Well, here it is again, the last Lord's Day of the year. Boy it seems like it got here quick. Sure doesn't seem like a year ago that we were feasting on the holiday goodies, watching the "bowl" games and making our New Year's resolutions. Speaking of resolutions, I'm only going to make one for this coming year: as long as I'm alive, I'm resolved to get up at least once a day. See, I believe in resolutions that are "keepable." (New word for the year)
So, having "preambled" (2nd new word) you to this point, I'm going to base our lesson today on some year-end and coming-year thoughts. And, to help me do that, I'm going to resort to a favorite method of editorial illustrating - the words of an old familiar hymn and a story accompanying it. I think this song will fit right in with our general theme of ending a year and beginning our journey through the next. Before we get any further along, the title of our hymn is "Abide With Me."
When we look back in remembrance of this past year we can pretty much relate it to the opening line of Charles Dickens's book "A Tale of Two Cities." You know, where he says, "It was the best of times, it was the worst of times." I guess that some events of just about every year can be viewed, in the rear-view mirror so to speak, as fitting into one or the other of those two states. Every year seems to have their highs and lows and their ups and downs, don't they? And I speak of them in both the individual sense and in the collective sense.
Congregational-wise, or collectively speaking, we've all experienced some good things occur with baptisms and way-ward souls returning to their "first love." And, we've had the "worst of times" occur with the death of members and loved ones. I think that the only thing we can surmise here is that our "times" on this old earth will always produce events that fit both of these occasions and when I bring today's thoughts to a close, I'll leave you with a quote befitting of what I just said.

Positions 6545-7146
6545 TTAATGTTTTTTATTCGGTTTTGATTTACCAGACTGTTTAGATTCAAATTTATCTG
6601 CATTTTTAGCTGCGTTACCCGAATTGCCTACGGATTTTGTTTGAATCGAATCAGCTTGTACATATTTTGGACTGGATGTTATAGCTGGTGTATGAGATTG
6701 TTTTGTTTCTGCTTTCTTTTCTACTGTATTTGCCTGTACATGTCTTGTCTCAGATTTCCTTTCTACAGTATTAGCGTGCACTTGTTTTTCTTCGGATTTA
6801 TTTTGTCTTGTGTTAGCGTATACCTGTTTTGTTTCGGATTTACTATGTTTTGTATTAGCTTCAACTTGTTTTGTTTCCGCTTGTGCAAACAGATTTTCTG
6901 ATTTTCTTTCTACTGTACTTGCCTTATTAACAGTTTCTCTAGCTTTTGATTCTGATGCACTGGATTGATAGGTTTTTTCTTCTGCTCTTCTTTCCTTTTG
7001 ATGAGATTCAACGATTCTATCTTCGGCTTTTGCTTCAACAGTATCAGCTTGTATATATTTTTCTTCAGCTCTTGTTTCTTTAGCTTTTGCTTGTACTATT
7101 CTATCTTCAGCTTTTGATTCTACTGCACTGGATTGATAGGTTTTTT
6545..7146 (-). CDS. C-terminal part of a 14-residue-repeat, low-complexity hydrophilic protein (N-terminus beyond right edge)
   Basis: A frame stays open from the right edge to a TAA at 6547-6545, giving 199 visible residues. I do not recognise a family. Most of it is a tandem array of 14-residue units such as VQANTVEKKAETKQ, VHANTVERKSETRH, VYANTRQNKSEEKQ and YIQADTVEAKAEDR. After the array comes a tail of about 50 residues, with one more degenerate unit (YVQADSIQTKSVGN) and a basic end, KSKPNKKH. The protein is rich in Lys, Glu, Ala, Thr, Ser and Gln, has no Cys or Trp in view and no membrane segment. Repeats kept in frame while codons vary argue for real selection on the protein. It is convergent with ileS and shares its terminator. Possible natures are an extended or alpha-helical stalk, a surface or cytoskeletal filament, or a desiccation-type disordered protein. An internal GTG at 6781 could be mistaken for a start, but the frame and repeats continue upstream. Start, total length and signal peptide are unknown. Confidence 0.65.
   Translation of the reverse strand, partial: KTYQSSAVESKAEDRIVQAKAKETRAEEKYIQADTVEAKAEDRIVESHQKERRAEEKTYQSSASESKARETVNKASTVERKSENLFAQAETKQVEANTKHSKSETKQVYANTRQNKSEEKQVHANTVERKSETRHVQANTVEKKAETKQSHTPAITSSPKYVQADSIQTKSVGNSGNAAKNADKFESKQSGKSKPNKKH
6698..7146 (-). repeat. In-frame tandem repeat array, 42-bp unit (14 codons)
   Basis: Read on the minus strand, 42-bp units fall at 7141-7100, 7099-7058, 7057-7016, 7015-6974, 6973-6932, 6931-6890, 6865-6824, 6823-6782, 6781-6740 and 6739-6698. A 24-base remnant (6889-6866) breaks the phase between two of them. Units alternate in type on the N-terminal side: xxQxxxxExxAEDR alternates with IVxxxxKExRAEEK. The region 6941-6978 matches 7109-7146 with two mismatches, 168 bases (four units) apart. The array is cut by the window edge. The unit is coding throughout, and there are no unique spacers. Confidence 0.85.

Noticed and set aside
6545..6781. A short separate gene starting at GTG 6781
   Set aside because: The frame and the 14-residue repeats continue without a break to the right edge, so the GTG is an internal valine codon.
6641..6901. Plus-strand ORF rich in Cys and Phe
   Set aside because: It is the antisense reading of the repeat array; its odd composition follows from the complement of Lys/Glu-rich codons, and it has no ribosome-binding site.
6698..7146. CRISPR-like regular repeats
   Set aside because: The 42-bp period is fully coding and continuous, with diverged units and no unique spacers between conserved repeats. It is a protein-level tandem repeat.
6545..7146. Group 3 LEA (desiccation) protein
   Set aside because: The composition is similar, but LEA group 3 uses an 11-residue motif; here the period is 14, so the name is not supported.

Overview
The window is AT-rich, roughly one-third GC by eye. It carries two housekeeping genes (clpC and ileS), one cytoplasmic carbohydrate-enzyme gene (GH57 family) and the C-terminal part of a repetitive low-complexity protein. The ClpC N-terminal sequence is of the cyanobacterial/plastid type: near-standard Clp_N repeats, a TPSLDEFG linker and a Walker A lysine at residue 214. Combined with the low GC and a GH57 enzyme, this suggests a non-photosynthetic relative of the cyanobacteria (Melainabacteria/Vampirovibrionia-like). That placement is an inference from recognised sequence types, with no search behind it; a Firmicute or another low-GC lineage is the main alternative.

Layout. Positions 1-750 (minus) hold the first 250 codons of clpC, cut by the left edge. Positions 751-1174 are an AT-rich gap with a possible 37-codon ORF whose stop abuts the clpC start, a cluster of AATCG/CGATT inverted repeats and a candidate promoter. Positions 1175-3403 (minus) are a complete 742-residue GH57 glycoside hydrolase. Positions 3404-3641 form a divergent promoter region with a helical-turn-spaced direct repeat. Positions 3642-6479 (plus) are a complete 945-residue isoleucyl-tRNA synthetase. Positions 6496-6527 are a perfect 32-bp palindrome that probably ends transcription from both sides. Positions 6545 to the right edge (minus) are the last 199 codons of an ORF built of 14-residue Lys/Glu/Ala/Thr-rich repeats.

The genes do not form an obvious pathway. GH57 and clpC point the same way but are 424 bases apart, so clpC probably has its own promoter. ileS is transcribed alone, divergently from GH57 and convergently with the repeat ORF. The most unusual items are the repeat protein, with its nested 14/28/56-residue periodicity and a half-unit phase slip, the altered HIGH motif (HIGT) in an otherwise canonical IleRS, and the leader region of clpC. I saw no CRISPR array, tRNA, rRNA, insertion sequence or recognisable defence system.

Right now, let's look at the little story relating to our hymn and then we'll look at some of the words in the hymn itself. Perhaps some of you are working, or have worked in the medical field and if so, this story will have more meaning to you than others. It's the account of a nurse by the name of Edith Clavell, her heroic activities during The Great War (WW1) and the end of her life. In this account we'll see both the "good" times and the "bad" times with the bad being terrible.
Edith was the "nurse in charge"of the Red Cross Hospital in Brussels during the First World War. By taking advantage of her position, she was able to help English, French and Belgium soldiers to, not only survive wounds, but to escape to England. This wasn't an easy thing to do as Belgium was then occupied by German forces. The saving of the soldier's lives were the "good" times.